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Proc Natl Acad Sci U S A. 2001 May 22;98(11):6253-5. Epub 2001 May 15.

Negative frequency-dependent selection maintains a dramatic flower color polymorphism in the rewardless orchid Dactylorhiza sambucina (L.) Soo.

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Hatherly Laboratories, Department of Biological Sciences, University of Exeter, Prince of Wales Road, Exeter EX4 4PS, United Kingdom.

Erratum in

  • Proc Natl Acad Sci U S A. 2004 May 18;101(20):7839.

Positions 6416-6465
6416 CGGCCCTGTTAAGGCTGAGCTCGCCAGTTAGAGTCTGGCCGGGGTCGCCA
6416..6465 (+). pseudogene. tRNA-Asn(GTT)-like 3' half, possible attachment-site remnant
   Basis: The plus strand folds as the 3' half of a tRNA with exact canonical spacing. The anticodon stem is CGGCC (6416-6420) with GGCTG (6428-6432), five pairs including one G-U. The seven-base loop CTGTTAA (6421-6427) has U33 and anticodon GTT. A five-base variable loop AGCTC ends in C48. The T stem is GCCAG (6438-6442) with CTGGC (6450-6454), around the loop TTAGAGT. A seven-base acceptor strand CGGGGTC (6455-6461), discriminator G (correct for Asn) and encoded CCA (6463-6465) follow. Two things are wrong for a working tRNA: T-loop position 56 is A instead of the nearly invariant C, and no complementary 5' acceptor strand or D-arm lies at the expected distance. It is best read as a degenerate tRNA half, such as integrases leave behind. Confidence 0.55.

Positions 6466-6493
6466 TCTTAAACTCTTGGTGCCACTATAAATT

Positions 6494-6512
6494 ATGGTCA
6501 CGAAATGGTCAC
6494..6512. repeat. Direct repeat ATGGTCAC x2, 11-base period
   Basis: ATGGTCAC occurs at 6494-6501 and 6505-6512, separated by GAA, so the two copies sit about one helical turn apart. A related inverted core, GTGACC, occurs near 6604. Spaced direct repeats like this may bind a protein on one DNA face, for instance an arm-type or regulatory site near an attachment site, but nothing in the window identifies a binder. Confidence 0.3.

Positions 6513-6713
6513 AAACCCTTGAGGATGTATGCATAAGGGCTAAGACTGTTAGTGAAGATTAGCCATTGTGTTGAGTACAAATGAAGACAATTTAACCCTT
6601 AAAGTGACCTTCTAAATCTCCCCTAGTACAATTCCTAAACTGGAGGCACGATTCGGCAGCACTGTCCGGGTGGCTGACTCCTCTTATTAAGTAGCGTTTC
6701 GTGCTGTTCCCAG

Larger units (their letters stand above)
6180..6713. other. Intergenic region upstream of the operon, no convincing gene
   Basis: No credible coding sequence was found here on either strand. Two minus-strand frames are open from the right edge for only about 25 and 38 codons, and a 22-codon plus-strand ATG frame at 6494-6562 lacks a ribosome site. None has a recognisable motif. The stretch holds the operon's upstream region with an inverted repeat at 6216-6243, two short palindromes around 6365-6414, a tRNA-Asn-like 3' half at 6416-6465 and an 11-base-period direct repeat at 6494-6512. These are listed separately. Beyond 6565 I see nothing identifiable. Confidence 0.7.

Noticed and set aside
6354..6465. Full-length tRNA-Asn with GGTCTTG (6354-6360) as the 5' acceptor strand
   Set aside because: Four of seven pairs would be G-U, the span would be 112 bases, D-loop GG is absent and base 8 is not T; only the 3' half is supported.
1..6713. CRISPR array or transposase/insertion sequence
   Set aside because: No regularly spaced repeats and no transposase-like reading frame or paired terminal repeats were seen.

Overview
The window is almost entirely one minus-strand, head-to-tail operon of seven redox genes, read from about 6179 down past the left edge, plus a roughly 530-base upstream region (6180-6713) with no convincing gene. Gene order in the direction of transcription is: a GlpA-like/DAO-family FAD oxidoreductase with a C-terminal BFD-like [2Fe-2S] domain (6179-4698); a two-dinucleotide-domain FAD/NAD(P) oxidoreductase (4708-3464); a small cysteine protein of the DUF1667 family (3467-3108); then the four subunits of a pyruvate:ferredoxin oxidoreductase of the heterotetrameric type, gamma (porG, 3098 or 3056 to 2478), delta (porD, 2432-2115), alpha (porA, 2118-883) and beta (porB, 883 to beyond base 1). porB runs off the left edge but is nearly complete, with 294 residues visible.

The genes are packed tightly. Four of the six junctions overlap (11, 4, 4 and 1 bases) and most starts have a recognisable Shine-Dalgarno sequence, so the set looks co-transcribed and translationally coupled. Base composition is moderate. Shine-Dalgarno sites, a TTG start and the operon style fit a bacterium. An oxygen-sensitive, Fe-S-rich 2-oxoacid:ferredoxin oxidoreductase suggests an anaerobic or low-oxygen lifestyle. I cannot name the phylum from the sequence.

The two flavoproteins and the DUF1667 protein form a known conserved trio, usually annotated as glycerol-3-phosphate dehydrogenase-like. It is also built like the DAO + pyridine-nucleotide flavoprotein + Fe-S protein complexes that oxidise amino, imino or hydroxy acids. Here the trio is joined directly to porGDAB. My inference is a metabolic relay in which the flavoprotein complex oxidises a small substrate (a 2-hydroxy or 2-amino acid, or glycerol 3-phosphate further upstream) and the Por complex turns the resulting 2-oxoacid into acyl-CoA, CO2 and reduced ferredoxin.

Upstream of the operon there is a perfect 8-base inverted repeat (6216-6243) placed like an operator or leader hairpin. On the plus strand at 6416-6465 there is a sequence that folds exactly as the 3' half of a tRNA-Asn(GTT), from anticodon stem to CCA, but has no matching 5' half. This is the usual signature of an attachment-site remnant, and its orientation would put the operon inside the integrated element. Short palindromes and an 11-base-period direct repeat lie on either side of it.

The orchid Dactylorhiza sambucina shows a stable and dramatic flower-color polymorphism, with both yellow- and purple-flowered individuals present in natural populations throughout the range of the species in Europe. The evolutionary significance of flower-color polymorphisms found in many rewardless orchid species has been discussed at length, but the mechanisms responsible for their maintenance remain unclear. Laboratory experiments have suggested that behavioral responses by pollinators to lack of reward availability might result in a reproductive advantage for rare-color morphs. Consequently, we performed an experiment varying the relative frequency of the two color morphs of D. sambucina to test whether rare morph advantage acted in the natural habitat of the species. We show here clear evidence from this manipulative experiment that rare-color morphs have reproductive advantage through male and female components. This is the first demonstration, to our knowledge, that negative frequency-dependent selection through pollinator preference for rare morphs can cause the maintenance of a flower-color polymorphism.

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